Florida the rules are different here Chapter LIII
The City of Davie Florida is paying for three city employees to go to law school. That is very generous of the city but there is just one little problem. Davie doesn't have a city attorney, they hire outside counsel. So why is the city giving these benefits?
Like many other happenings in Florida, this apparently has no basis in reason. Then what are we expecting reason from Davie? A city known for corruption plus formerly home to both the Ku Klux Klan and a nudist colony. There must be something in the water there. Don't you just love Florida?
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Davie taxpayers have spent more than $65,000 to help three town employees go to a private law school -- even though the town doesn't have a full-time legal department.
According to public records obtained by The Miami Herald on Thursday, three full-time Davie employees have together received $65,139 to attend part-time classes at Nova Southeastern University's law school.
They work in code compliance, planning and zoning and coordinating grants.
Davie contracts with private attorney Monroe Kiar for legal services.
Town spokesman Braulio Rosa said the employees' supervisors who approved the tuition reimbursement must have felt that the study of law was worthwhile to their work.
''There is a link between law and using it in your work,'' Rosa said.
Davie Councilman Bryan Caletka said better-educated town employees means smoother operations, but added that the town should revise its policy to include a reimbursement cap at 50 percent.
Daniel Stallone, the town's code compliance official whom the town reimbursed for part of his NSU law school education, couldn't be reached for comment late Thursday. Neither could Colleen Ryan, a grants coordinator who's taken courses at NSU's law school.
The third student who got reimbursed, Marcie Nolan, is Davie's deputy planning and zoning manager who works on land-use law.
She said, in an email to The Miami Herald: ``Based upon the approved the town policy, I applied for and received approval for tuition reimbursement.''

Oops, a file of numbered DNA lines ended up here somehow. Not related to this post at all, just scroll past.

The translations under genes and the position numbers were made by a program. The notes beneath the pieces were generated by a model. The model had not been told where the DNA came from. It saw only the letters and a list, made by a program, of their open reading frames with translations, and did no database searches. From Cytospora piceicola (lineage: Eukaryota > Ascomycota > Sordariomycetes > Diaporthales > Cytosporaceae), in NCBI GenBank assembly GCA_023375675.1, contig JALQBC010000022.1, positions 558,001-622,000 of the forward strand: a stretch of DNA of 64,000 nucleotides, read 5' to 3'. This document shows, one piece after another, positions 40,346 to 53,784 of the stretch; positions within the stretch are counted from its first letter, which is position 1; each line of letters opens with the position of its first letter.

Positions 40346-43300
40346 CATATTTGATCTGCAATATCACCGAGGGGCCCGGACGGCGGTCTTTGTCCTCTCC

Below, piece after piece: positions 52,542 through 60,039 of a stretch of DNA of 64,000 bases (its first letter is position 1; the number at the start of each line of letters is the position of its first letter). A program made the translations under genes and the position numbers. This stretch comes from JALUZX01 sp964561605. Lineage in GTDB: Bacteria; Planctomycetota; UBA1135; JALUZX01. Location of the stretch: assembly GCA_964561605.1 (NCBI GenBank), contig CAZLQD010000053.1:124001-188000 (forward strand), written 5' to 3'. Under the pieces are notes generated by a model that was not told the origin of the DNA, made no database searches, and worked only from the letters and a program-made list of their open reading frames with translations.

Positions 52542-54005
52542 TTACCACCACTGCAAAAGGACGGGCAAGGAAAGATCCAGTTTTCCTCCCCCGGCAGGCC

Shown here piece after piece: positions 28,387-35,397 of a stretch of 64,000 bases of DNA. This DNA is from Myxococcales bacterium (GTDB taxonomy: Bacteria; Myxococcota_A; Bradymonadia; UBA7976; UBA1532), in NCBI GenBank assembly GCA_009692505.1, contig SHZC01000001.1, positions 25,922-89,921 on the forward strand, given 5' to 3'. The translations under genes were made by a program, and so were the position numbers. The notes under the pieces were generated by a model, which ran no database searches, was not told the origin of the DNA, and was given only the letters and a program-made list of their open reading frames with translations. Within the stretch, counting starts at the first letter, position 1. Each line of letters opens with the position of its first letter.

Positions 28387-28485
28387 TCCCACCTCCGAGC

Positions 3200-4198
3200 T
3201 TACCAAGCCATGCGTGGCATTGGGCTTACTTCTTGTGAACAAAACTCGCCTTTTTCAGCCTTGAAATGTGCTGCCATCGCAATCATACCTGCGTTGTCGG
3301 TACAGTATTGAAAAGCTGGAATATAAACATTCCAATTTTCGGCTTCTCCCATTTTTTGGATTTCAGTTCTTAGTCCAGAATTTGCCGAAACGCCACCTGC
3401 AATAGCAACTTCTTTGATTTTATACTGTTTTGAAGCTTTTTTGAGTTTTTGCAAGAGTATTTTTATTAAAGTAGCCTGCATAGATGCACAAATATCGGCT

Stallone, a recent NSU graduate who was admitted to the Florida Bar last year, got $7,910 from the town the same year, records show. Nolan, who's still an NSU student, received $38,899 from January 2005 to August of this year. Ryan, whom Braulio Rosa said was not currently enrolled, got $18,330 in 2005.
Full-time students at the Shepard Broad Law Center at NSU, a private not-for-profit university, currently pay $27,050 for tuition. Part-time evening students like Nolan pay $20,288 a year.
Davie's education reimbursement program has come to light after Broward County Property Appraiser Lori Parrish -- who lives there -- studied the budget to look at ways to trim expenses. She accused the town of inappropriate spending.
When Parrish raised the issue of Davie paying for law school, Mayor Tom Truex said he thought the policy was too generous.
''I don't blame them for taking advantage of a policy in place, but I don't think we should have that policy,'' Truex said in a recent telephone interview.
As it is, the town policy stipulates that the town will pay for college courses that are ``closely related to the work being performed by the employee, and when there is a reasonable indication that the course will help the employee render better performance to the town.''
The policy doesn't mention a cap.
The town administrator may require an employee who quits or is fired to reimburse the town if the employee hasn't completed two years of paid continuous work after the course was completed.
Davie Councilman Bryan Caletka said he supported the town's tuition reimbursement program, saying educated employees make the town more efficient: ``The better educated our employees are, the more smoothly our town operates.''